You might be worried about the thought the entire internet controlled by Meta, but with the advent of blockchain technology this would not be the case. Using interoperable blockchain-based frameworks, data and control would be redistributed to the population with information securely stored in a way that cannot be tampered with. What’s more, ownership of individual items and data could be assigned to users rather than stored on company hard drives, allowing for new and exciting possibilities of doing business. Compared to the current internet where data is largely kept by businesses, this could well be an even more democratized form of internet, freer than ever before.
Why Do You Need It?
This might sound exciting for consumers looking to have fun and make their lives easier, but what does it mean for organisations? Well, estimates on the value of the metaverse to organisations of the future are enormous, running as high as $1 trillion by 2030.
Many are speculating that we are a long way off seeing the true benefits of the Metaverse, but this might not be the case. Various technologies in AR, VR and connectivity (5G) are converging to make larger metaverses possible, even probable, in the next few years. The foundations of the metaverse are already built in the previously mentioned ‘protometaverses’, it may simply be a case of scaling them up and advancing their technology to be suitable for Web 3.0’s purposes.
Imagine today not having a website on the internet. How much business would be lost? How disgruntled would your customers be to not access their favourite items in a more convenient way than going to your physical stores? At the turn of the millennium this was entirely normal, most organisations weren’t aware of the internet nor did they have the skills to utilise it effectively. Now skip forward 5 to 10 years, your competitors are offering a metaverse-based storefront where consumers can slip on their VR headset and try on various items with their friends and engage with staff in real time from the comfort of their own home. Web 2.0 would look quite basic in comparison, wouldn’t it?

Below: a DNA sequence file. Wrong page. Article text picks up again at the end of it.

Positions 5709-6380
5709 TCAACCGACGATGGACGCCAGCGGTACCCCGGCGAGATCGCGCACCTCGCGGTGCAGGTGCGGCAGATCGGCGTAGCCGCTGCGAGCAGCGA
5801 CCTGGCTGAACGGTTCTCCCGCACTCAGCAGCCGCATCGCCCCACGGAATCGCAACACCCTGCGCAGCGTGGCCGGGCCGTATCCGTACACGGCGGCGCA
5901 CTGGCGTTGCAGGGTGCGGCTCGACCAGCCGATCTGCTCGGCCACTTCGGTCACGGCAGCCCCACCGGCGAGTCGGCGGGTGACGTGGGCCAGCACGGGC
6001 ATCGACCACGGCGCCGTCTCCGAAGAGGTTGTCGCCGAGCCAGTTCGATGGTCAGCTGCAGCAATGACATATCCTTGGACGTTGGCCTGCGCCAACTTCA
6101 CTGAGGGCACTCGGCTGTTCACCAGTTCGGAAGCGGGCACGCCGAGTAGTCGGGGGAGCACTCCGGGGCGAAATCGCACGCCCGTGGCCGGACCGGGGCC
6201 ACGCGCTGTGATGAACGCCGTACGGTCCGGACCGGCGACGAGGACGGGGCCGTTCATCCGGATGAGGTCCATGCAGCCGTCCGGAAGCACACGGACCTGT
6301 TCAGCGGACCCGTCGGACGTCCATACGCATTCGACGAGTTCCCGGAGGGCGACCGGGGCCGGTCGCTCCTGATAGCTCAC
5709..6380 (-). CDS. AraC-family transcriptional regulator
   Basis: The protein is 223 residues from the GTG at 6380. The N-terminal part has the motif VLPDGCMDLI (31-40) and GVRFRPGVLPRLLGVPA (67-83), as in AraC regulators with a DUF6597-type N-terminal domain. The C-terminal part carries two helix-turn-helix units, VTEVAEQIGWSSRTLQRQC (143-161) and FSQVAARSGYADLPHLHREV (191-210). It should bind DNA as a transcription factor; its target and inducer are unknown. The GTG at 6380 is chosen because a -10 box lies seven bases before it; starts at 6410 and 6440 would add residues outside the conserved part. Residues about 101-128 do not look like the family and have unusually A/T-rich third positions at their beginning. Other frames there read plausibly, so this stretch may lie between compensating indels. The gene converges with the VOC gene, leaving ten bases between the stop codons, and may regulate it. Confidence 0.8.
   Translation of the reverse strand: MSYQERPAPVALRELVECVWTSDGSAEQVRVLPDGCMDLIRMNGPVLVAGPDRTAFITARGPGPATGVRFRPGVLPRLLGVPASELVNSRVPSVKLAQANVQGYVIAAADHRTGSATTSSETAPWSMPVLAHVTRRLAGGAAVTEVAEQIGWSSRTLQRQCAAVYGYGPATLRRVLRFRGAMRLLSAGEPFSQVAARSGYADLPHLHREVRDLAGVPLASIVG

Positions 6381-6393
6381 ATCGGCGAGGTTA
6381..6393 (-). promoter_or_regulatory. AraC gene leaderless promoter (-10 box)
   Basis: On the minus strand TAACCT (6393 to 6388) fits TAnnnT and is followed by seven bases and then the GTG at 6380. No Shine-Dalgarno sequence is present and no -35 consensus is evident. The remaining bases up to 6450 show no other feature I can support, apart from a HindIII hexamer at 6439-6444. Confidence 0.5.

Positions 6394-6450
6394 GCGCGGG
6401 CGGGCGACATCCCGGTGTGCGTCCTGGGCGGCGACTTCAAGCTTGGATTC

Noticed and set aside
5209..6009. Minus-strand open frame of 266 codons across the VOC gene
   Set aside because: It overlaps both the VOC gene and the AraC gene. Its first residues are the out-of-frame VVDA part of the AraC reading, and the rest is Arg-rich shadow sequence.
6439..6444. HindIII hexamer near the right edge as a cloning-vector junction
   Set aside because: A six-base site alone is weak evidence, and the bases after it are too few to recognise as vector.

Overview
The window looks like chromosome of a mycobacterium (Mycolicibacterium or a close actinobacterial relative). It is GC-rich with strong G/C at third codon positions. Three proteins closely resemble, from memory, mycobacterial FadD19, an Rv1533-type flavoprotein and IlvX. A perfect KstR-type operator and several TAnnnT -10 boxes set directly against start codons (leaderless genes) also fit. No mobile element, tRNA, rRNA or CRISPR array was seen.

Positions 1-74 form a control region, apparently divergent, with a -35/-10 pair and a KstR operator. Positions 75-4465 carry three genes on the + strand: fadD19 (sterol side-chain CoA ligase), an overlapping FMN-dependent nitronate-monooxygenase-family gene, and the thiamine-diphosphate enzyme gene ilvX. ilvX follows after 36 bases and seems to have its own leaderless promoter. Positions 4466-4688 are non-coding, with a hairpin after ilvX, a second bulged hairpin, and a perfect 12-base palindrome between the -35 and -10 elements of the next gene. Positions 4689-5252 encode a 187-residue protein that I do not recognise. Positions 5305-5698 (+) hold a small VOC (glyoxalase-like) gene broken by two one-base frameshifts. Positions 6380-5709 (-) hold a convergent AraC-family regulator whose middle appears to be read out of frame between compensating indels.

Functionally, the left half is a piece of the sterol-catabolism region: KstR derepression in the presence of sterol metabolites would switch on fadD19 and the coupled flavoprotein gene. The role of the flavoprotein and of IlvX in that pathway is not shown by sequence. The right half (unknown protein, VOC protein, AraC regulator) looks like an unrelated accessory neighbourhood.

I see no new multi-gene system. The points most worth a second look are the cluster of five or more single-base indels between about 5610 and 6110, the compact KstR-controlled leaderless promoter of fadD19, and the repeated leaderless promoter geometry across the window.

Technology is advancing quicker than ever, and consumers are demanding the best quality of service possible. A poorly run website today already leads to drop out and disinterest as consumers prefer a streamlined system, and this will continue into the future. Businesses are starting to realise the potemtial that the metaverse could have on their margins, and while it may seem a long way off, the technical skills and capabilities required to engage with the platform will be enormous.
Are you willing to risk being left behind on an entirely new generation of the internet? Perhaps a better question than why do you need it is, how could you not?
How to Prepare For The Metaverse
We are still in the early stages of the Metaverse, and it remains to be seen exactly how Web 3.0 will take shape. It might not be possible to define your offering on the Metaverse today, but what you can do is build your digital capabilities and skills to be able to develop the tools and software you need to launch your metaverse presence as early as possible.
Consider what might be possible with the Metaverse; how will it change your business model? What new services could it unlock? What competitive advance will it provide over existing platforms? How can it enhance your profit margins and reduce costs? How might it strengthen your brand engagement? The list goes on.
We strongly encourage organisations to begin planning for this digital revolution. Mark Zuckerberg has expressed his image of the metaverse and how he sees it transforming over the next decade, but regardless, spatial internet and Web 3.0 are coming, and it will change everything.